In 1939, Snow King Mountain opened as Wyoming’s first ski area.
Just east of the Town Square, its rope tow was a cable purchased from an oil drilling company in Casper, Wyoming, powered by a Ford tractor. It wasn’t until 1947 that a chairlift—a single—was built. Snow King is still a snowball’s throw from the Town Square but now home to a new 8-passenger gondola for winter and summer visitors, a snow tubing park, hiking and biking trails.
Although other ski areas have opened since Snow King’s founding, Snow King is Jackson’s “town hill.” This name comes from the fact that the King looms above downtown Jackson and also because it's where many local kids and the local ski racing team, the Jackson Hole Ski & Snowboard Club, learn to ski and practice. If you want to genuinely ski like a local, do a day at the King. Being a visiting skier is easy; the lone lodge at the base is ski-in/ski-out.
The King is also beloved because it’s the center of a network of more than 100 miles of hiking, biking, and horseback riding trails that stretch into the Gros Ventre Mountains and the Bridger-Teton National Forest. You could even start at Snow King and hike to Yellowstone National Park completely on trails (this would take about 10 days).
Although it’s a popular gateway to wilderness, the King is easily accessible—the Town Square is only five blocks from its base—and in addition to trails and skiing, it offers a lot of family-friendly activities. These include a treetop adventure ropes course, scenic gondola rides, the Cowboy Coaster, a zip line, snow tubing, an ice skating rink and more.
Jackson Hole is what childhood dreams are made of. Whether your brood includes a wild child, curious cat, or old soul, there are so many ways to be wild together.
Intermediate skiers can come to Jackson Hole for a week-long ski vacation and ski every day.
All three Jackson Hole-area ski resorts offer plenty to do once you’ve packed your skis and snowboards away for the summer.
Jackson Hole is more than black diamonds and steep terrain.
From awe-inspiring encounters with nature to wild and western activities every kind, Jackson Hole offers once-in-a-lifetime experiences, 365 days a year.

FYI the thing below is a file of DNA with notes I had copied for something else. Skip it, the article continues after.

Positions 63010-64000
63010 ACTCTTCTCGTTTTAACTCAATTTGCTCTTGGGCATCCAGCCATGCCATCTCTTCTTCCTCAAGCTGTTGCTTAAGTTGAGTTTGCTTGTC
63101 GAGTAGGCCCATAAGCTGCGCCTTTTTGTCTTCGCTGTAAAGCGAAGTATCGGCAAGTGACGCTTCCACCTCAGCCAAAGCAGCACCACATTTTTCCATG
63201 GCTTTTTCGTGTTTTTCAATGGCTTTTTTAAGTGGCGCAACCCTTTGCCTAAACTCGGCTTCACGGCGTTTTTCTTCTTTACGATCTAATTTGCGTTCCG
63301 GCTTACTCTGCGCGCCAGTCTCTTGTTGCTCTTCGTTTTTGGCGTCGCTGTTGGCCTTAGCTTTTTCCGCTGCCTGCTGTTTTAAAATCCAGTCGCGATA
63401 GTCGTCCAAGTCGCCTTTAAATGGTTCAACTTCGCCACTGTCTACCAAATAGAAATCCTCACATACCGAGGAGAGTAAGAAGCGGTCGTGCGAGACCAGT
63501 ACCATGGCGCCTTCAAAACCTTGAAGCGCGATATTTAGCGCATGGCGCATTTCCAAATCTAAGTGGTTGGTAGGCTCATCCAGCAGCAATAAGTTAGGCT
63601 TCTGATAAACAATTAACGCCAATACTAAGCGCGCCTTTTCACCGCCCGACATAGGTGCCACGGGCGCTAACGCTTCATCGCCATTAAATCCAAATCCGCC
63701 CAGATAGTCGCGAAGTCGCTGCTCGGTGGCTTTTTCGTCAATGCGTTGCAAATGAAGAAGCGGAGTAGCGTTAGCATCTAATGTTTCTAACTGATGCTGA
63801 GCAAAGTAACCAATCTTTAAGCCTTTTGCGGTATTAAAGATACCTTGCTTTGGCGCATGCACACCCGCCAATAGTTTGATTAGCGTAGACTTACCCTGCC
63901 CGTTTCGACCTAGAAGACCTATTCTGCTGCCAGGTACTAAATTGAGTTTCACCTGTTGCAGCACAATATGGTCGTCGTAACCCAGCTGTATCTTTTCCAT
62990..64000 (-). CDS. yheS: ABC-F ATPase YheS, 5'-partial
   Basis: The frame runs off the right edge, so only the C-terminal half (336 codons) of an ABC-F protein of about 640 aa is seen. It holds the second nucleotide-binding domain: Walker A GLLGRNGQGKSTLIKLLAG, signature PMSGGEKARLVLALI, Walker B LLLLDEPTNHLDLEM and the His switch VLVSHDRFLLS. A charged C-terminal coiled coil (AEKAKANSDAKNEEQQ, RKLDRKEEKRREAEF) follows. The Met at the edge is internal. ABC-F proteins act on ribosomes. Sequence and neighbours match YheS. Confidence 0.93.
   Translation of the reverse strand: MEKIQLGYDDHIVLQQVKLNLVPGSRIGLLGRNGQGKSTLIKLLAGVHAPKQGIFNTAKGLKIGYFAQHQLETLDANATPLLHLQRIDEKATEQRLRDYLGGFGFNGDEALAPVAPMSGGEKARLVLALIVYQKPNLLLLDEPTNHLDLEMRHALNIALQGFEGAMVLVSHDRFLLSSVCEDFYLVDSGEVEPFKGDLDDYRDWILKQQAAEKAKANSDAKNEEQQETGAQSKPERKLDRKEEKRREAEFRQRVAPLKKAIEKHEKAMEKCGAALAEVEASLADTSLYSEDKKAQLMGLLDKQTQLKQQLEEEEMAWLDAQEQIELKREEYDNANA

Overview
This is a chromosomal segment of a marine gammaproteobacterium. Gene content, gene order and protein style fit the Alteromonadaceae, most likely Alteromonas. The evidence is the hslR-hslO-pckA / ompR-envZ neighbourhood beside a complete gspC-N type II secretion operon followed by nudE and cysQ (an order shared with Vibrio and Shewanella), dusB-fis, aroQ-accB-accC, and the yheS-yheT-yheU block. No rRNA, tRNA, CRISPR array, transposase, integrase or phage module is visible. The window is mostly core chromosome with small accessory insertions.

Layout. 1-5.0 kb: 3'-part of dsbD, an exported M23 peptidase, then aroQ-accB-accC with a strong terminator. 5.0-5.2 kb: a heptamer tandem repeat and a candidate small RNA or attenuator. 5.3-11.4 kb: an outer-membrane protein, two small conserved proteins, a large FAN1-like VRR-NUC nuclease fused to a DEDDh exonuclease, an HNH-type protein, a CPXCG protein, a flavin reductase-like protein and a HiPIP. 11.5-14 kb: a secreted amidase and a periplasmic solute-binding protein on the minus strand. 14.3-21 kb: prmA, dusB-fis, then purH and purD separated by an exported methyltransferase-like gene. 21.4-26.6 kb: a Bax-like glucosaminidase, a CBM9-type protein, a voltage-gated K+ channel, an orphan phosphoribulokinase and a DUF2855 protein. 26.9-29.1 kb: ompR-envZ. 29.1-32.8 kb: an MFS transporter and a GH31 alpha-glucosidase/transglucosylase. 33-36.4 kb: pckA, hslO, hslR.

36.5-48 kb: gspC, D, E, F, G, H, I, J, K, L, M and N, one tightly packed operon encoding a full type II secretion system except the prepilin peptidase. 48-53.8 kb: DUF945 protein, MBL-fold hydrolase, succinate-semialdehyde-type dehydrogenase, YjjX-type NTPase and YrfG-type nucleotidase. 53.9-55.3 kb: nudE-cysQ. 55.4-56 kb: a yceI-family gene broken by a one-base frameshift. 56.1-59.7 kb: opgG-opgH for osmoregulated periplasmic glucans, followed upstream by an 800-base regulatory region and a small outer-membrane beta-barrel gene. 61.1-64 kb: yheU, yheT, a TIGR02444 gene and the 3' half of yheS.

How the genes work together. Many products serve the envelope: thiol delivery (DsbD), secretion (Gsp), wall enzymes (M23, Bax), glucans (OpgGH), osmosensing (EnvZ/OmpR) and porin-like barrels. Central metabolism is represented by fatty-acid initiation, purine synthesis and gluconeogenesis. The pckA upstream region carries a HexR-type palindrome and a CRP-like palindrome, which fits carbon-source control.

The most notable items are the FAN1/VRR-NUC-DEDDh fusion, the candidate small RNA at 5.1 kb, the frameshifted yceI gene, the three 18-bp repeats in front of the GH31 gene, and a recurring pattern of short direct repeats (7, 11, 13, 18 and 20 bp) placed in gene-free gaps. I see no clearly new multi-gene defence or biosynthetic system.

Eager to glimpse your first bear, moose, or wolf? Challenge yourself with a run down black diamonds or class III rapids? Hook an 18-inch cutthroat? Meet a real cowboy? Watch a Teton sunset? This place is full of experiences you won't find that at home, or anywhere else for that matter. In Jackson Hole, wild adventures aren't just possible—they're already here waiting for you.
Of course, the best souvenir is one you can come back to, but that doesn’t mean you should skip the hunt for something to take home.Explore
Long before it had a skiing or climbing culture, Jackson Hole had art and music culture. This area inspires artists whose creations range from sculptures to stand-up comedy and even symphonies. Like the wildlife, the culture here knows no bounds.Explore
From sushi to high alpine cuisine, breakfast burritos to bison steak, cold-pressed juices to croissants, Jackson Hole’s dining is almost as exciting as a bluebird powder day.Explore
Explore other areas
Jackson Hole Mountain Resort
The skiing at Jackson Hole is unlike skiing anywhere else, but so is the hiking, the mountain biking, and the array of family-friendly activities. Have you ever tried a via ferrata?Learn More
Grand Targhee Resort
Founded by ranchers and potato farmers and opened in 1969, Grand Targhee remains a beloved locally owned ski and summer resort with top-notch snow and scenery. On the western side of the Tetons, Targhee is a scenic drive over Teton Pass and up Teton Valley. In Driggs, Idaho, turn east onto Ski Hill Road and you’ll soon cross back into Wyoming and start the ascent up to Targhee’s intimate base area at 7,800 feet.Learn More
Grand Teton National Park
With its southern entrance only 12 miles from Jackson’s Town Square, Grand Teton National Park was founded in 1929. The park was expanded in 1950 to protect the 310,000 acres we know and love today. At about 10 million years old, the Tetons are the youngest mountains in the Rockies and are still growing.Learn More